US counterbalancing China, not containing

Author: Robert A. Manning, Atlantic Council

A widely held belief among many in China is that every US policy move affecting China is part of a concerted strategy of containment aimed at preventing China’s re-emergence.

Thus, the US ‘rebalancing’ in Asia; the Trans-Pacific Partnership (TPP); and the US alliances with Japan, the ROK and Australia, are all components of a US effort to maintain US dominance at China’s expense.

This view is wrong. Containment was US policy toward the former Soviet Union during the Cold War. The USSR was a rival ideology, a competing anti-capitalist economic system aimed at expanding the Soviet empire. Indeed, fear of Soviet hegemony was a major factor that led President Nixon and Chairman Mao to open US–China relations in 1971.

Containment was an effort to isolate Moscow economically; undermine its ideology; and contain its military power with a robust US nuclear arsenal, alliances such as NATO to its West and Japan to its East, and an integrated global trade and financial system. Containment meant minimal social or economic interaction with Russians.

The United States also pursued such a policy toward Iraq under Saddam Hussein and toward Iran known as ‘dual containment’. This meant economic sanctions and, in the case of Iraq, a no-fly zone limiting Saddam’s ability to control Iraq outside Baghdad.

This is decidedly not US policy toward China. Eight US Presidents from Nixon to Obama have pursued a policy of facilitating China’s economic modernisation and integration into the international system. The United States has pursued a consistent policy of cooperating with China where interests overlap and seeking to manage differences.

No country has benefited more than China from the security role that the United States has played in East Asia, underpinning stability and economic globalisation over the past four decades. As China launched its reform and opening policies, its economy grew from some US$202 billion in 1980 to roughly US$7 trillion by 2012, as it joined global institutions from the WTO to the IAEA.

The United States became China’s largest trading partner, with bilateral trade in 2012 reaching US$536 billion. US investment has helped fuel China’s astonishing economic growth over the past three decades, and China holds more than $1 trillion in US treasury bonds. Cultural ties have also grown: some 200,000 students — including the daughter of President Xi Jinping — attend US universities.

This reflects an economic relationship of deep interdependence. This is also why the TPP is not a device to contain China but rather a means of furthering economic integration in the Asia Pacific. Though the Obama administration has not explained it well, China could decide to join the TPP if and when it is willing to adopt the agreement’s trade rules. As China’s new leadership pursues a new wave of economic reforms, Beijing will likely find that better protections for its intellectual property rights and other standards serve its interests.

As China has developed its increasingly sophisticated military capabilities, Washington has also pursued a geopolitical posture of hedging against strategic uncertainty. So too has China. This duality of economic integration and strategic competition is the prevalent geopolitical reality in the Asia Pacific. It is why nations from India to Vietnam have increased security cooperation with the United States and, increasingly, with each other. This is counterbalancing, a time-honoured approach to the game of nations, and not to be confused with containment. Long before the US ‘rebalancing’ was proclaimed, the United States has been strengthening alliances and security partnerships in East Asia for over two decades. The current US posture is the accumulation of those efforts.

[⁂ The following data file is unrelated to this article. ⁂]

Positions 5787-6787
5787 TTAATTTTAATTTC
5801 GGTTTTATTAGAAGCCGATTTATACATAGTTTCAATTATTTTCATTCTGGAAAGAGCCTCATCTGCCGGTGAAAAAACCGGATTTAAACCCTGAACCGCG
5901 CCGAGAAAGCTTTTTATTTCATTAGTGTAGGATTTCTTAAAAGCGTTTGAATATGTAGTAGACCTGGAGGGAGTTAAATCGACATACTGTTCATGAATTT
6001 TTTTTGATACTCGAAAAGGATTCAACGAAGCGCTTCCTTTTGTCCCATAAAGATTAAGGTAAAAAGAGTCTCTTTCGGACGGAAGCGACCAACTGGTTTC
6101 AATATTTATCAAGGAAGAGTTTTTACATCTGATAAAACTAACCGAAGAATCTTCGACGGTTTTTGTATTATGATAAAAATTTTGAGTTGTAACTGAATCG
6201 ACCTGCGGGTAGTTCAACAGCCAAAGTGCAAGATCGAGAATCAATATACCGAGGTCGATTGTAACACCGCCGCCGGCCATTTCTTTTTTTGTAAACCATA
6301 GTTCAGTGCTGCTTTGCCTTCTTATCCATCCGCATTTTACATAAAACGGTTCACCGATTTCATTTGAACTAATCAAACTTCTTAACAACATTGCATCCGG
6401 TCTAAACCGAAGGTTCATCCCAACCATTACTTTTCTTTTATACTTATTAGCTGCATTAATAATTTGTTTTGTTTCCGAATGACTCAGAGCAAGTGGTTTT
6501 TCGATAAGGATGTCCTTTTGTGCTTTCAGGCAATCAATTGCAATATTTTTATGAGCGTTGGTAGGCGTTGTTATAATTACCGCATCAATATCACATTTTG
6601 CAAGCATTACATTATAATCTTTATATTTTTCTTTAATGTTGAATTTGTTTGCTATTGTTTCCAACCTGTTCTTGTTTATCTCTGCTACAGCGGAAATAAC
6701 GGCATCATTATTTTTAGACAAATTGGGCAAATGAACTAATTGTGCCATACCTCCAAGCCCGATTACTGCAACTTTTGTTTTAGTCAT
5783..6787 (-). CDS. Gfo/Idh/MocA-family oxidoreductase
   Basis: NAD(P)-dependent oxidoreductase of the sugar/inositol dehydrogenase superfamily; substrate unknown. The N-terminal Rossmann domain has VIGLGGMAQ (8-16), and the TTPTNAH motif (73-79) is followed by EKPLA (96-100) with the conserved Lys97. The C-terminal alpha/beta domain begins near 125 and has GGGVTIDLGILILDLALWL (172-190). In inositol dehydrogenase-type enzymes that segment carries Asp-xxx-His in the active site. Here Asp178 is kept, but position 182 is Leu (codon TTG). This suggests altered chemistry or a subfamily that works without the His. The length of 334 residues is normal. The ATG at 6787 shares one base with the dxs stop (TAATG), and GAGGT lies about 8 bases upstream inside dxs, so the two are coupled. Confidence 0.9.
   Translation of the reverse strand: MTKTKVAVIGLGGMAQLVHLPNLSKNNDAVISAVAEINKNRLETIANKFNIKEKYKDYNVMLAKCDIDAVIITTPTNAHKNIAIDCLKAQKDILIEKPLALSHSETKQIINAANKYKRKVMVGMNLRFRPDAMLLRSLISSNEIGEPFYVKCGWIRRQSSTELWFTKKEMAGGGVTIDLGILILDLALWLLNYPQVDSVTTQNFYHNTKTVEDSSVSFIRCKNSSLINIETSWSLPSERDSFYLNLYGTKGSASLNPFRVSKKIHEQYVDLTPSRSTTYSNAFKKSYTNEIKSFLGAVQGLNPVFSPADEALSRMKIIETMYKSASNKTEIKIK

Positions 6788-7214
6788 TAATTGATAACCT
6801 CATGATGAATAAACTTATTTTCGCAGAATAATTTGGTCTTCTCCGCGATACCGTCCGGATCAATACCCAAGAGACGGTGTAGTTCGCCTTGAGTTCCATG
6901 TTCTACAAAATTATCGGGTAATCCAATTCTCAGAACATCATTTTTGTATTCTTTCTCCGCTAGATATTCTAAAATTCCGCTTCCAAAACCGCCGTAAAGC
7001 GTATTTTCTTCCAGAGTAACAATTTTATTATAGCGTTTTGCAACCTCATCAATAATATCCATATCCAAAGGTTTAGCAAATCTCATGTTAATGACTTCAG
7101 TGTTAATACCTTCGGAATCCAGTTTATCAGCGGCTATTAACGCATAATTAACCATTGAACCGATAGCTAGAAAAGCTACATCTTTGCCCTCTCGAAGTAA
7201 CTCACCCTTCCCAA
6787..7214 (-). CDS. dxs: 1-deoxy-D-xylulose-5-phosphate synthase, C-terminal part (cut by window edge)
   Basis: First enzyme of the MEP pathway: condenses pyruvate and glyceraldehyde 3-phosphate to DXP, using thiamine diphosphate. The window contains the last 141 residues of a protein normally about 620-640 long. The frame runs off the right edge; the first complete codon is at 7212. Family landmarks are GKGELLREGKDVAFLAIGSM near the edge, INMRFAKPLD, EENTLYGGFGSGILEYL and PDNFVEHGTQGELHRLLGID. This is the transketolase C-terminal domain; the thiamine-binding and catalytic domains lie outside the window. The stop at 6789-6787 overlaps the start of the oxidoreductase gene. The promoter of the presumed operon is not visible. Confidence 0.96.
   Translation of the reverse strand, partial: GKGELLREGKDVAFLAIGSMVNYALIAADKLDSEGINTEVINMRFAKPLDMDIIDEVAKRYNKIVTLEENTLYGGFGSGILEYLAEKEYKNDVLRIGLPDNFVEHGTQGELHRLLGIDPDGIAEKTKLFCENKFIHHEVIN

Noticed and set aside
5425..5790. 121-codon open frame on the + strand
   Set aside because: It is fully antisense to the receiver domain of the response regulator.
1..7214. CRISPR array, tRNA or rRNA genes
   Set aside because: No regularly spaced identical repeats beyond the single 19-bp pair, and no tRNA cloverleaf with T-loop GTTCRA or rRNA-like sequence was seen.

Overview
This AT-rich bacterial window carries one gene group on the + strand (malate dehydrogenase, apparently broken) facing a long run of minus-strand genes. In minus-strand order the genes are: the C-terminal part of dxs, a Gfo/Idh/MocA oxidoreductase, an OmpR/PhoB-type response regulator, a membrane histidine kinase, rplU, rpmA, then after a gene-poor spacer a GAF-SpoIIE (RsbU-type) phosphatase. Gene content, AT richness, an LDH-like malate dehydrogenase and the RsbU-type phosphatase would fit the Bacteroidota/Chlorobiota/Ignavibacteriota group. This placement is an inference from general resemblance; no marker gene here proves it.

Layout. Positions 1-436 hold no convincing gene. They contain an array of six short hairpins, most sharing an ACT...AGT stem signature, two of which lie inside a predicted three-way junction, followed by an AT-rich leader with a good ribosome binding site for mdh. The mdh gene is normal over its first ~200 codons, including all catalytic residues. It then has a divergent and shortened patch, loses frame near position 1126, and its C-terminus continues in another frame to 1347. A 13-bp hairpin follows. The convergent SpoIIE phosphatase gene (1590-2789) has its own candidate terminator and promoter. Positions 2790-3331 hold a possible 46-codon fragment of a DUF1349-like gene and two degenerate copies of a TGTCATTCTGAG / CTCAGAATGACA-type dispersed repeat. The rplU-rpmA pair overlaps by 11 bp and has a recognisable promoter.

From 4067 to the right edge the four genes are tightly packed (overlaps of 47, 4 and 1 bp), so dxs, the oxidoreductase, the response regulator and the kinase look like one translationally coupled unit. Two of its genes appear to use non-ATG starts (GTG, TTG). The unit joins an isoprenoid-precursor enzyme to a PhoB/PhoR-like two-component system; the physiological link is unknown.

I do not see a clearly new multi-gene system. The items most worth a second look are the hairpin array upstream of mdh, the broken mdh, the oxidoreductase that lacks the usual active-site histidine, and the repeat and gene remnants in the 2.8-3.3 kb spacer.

Counterbalancing means mobilising resources and partners to offset a perceived challenge to the existing strategic balance. The danger is that this can create a dynamic known as a ‘security dilemma’ in international relations theory. One state increasing its military strength because it feels vulnerable may produce an unintended reaction in another state which feels threatened, leading to a spiral of increased tensions and conflict.

This is evident in US–China relations. The US ‘rebalance’ reflects a response to a growing Chinese military power, a concern that a longtime core US interest — maritime access — may be at risk. And as prominent strategic thinker Dr Wu Xinbo of Fudan University has written, ‘China has responded by continuing to develop its “area-denial” and “anti-access” capabilities so as to maintain a reliable deterrent against US forces within the so-called first island chain’. From the US perspective, this may have cause and effect backwards, but it captures the action–reaction dynamic at play.

This Pentagon–PLA mirror-imaging and reflexive competition lies behind the strategic distrust in US–China relations. It is also why Presidents Obama and Xi agreed on the need to create a new type of relationship at the recent US–China Summit in California.

The challenge to the US–China relationship, and more broadly to stability in East Asia, is how to move from strategic distrust to strategic reassurance. The reality is that mutual vulnerabilities, from economic and financial to cyberspace, outer space and climate change, are shared interests. At the end of the day, whether US–China relations become more cooperative or competitive will be a major factor shaping the international order in the 21st century.

Robert A. Manning is a senior fellow of the Brent Scowcroft Center for International Security at the Atlantic Council. He served as a senior counselor from 2001 to 2004 and a member of the US Department of State Policy Planning Staff from 2004 to 2008.

An earlier version of this article appeared in the Global Times.

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